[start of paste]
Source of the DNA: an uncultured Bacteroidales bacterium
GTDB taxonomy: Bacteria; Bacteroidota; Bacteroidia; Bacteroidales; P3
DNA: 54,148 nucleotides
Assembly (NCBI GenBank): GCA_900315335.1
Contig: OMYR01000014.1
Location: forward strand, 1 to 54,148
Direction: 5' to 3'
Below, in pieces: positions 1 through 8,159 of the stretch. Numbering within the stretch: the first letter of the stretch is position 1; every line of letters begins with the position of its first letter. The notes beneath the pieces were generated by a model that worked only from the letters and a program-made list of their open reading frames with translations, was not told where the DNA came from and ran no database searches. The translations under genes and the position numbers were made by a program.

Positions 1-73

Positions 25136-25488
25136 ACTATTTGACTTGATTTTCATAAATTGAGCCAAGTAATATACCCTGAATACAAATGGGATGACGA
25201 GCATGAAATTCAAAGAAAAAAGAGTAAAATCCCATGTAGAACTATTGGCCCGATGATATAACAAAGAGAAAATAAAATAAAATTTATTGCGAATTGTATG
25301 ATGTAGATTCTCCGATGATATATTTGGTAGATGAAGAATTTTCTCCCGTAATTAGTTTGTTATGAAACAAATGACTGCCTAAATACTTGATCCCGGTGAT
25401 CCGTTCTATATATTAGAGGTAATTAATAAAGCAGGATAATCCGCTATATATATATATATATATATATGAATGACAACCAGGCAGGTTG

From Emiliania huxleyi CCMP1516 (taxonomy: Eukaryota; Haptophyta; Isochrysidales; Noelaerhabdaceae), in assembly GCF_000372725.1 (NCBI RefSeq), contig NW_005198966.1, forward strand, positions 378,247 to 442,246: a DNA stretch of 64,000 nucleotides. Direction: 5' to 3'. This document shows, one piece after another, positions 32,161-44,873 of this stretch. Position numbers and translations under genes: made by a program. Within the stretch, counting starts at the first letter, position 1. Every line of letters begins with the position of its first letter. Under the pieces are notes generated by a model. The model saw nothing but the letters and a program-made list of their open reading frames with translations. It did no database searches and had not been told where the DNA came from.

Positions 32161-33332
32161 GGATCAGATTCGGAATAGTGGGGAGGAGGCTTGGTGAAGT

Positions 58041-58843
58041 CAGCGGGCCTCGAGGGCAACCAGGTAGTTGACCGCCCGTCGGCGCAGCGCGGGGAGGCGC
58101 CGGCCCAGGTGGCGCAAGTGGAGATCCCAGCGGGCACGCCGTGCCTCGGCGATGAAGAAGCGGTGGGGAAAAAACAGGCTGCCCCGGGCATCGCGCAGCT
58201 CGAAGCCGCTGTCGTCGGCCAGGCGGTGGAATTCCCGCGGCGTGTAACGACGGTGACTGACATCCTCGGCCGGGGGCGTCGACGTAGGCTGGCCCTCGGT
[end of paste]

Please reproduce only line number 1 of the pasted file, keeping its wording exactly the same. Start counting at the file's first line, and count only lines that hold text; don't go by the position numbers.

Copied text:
Source of the DNA: an uncultured Bacteroidales bacterium